A care home in Kent is educating children about the effects of ageing by bringing them face to face with people with dementia.
The children have been visiting Tunbridge Wells Care Centre, where a third of the residents have dementia. They are given a talk on the process of ageing and a tour of the dementia unit.
"We were concerned that the children may see something that may alarm them, but it is a continuation of work we do with a disability charity to ensure they do not build up preconceived ideas about people. The children are learning about the changes people go through as they get older," says Mel Shackleton, headteacher at St James' Infant School in Tunbridge Wells.
The project developed out of a topic that the school was doing on the human body.
Bill Blackford, activity training manager at Tunbridge Wells Care Centre, whose daughter attends St James' Infant School, says: "The school was studying the body as part of the curriculum, so I asked them if they would like to come to the centre so that the children could see what happens to the body as we grow old. The first visit was very successful, so we have continued to run the workshops."
The visits follow a set format, with a talk on the effects of ageing and factsheets and worksheets for the children to complete.
"I explain that older people often have problems with their memories. I tell them our brain stores memories like a filing cabinet and our oldest memories are stored in the bottom drawer and the most recent in the top drawer, but people with Alzheimer's have trouble pulling out the top drawer. I also explain why we use a lot of yellow, as with visual impairment this is the last colour to go," says Blackford.
The children do a craft activity, such as making friendship bracelets, and go on a tour of the dementia unit, where the doors are in different designs and painted different colours to help residents to orientate themselves.
More than 200 children visited the care home last year and it is hoped there will be the same number of children taking part in the scheme this year.
Tips from the scheme
It is vital to have the support of the head of the school and the manager of the home.
There needs to be a good working relationship between the school and the care home and it is important to talk to the care home about how to prepare the children for what they will experience at the home.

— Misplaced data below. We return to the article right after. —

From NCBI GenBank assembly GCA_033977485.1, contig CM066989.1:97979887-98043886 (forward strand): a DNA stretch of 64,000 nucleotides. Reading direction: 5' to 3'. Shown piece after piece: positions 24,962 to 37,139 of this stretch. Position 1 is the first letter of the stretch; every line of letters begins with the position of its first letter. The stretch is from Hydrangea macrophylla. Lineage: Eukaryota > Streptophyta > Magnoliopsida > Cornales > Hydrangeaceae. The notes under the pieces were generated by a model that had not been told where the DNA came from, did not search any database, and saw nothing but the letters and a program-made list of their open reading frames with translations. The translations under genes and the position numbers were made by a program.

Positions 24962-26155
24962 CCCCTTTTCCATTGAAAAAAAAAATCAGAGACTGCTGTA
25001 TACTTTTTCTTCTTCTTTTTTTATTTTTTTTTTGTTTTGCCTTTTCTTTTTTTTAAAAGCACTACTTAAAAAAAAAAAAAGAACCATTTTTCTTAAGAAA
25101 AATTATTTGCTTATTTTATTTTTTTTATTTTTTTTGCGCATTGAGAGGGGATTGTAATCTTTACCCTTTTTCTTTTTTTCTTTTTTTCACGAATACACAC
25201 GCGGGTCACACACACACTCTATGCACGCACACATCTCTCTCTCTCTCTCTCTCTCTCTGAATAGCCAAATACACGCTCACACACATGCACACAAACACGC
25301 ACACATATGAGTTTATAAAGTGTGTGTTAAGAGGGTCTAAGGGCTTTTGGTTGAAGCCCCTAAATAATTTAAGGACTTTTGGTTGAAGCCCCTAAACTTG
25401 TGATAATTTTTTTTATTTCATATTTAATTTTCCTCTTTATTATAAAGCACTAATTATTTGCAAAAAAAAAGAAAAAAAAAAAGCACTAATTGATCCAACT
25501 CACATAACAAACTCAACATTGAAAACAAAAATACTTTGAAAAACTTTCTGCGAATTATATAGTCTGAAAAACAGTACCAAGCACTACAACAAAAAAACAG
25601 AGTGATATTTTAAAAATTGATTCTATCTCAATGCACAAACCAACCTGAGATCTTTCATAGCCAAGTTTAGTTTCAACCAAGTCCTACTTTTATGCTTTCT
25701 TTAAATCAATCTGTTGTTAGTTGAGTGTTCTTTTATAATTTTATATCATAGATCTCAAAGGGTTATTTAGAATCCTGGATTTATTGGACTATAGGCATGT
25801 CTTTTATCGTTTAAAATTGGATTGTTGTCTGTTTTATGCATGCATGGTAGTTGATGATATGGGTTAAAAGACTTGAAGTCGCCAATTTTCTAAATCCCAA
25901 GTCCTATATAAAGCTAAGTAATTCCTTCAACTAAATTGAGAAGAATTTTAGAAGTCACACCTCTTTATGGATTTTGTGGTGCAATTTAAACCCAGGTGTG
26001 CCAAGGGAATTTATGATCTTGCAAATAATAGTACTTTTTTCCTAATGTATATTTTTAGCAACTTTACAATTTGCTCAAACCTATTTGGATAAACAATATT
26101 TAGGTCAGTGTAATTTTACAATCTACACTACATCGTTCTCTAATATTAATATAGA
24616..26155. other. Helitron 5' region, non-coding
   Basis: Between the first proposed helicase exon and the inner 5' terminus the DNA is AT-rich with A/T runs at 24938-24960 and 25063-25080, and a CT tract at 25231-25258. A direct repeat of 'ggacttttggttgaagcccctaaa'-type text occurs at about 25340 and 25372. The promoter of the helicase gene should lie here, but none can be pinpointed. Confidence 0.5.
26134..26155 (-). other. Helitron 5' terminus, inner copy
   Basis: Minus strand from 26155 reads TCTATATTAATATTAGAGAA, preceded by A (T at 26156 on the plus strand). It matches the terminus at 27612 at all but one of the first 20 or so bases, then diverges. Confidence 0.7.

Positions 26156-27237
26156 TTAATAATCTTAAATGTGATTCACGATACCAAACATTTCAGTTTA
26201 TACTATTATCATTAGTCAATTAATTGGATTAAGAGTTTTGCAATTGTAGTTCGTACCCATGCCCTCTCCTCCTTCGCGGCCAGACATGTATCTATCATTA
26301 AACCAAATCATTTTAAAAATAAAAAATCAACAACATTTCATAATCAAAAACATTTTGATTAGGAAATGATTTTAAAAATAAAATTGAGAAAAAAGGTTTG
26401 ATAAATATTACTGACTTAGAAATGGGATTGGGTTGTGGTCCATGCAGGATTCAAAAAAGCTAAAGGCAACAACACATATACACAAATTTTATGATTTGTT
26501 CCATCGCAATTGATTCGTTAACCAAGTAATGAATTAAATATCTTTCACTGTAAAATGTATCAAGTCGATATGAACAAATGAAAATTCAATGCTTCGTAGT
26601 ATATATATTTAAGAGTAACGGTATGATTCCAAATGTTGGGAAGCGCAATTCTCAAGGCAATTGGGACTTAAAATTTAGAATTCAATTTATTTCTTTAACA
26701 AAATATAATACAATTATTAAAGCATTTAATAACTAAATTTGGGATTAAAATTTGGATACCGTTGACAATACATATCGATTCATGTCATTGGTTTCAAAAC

Some school staff may find it difficult because their parents may be in similar situations, so check that staff are happy to visit the home.
Have a focus for the visit and link it to a topic at school.
Evidence that it works
The project has benefited the whole school, according to its headteacher.
"For many of the children, it has been the first time they have met and talked to older people, as their grandparents tend to be my age. It is a very practical way of educating children," Shackleton says.
"We have an increasingly ageing population and it is important to value the elderly. I myself found it emotionally very moving when we visited the home. It is good for the children, as they have realised these elderly people were young like them once, and had hopes and dreams like them. Visiting the care home has given the children an acceptance of older people and enabled them to see things from their perspective."
Blackford will continue to run workshops with St James' Infant School and eventually wants to extend the project to involve other schools in the area.
Approach: Children come face to face with the reality of dementia by visiting a care home and meeting the residents
Started: June 2011
Led by: Bill Blackford, activity training manager of Tunbridge Wells Care Centre
Name: St James' Infant School
Type: Church of England
Age range: 4-7
Ofsted overall rating: Outstanding (2008).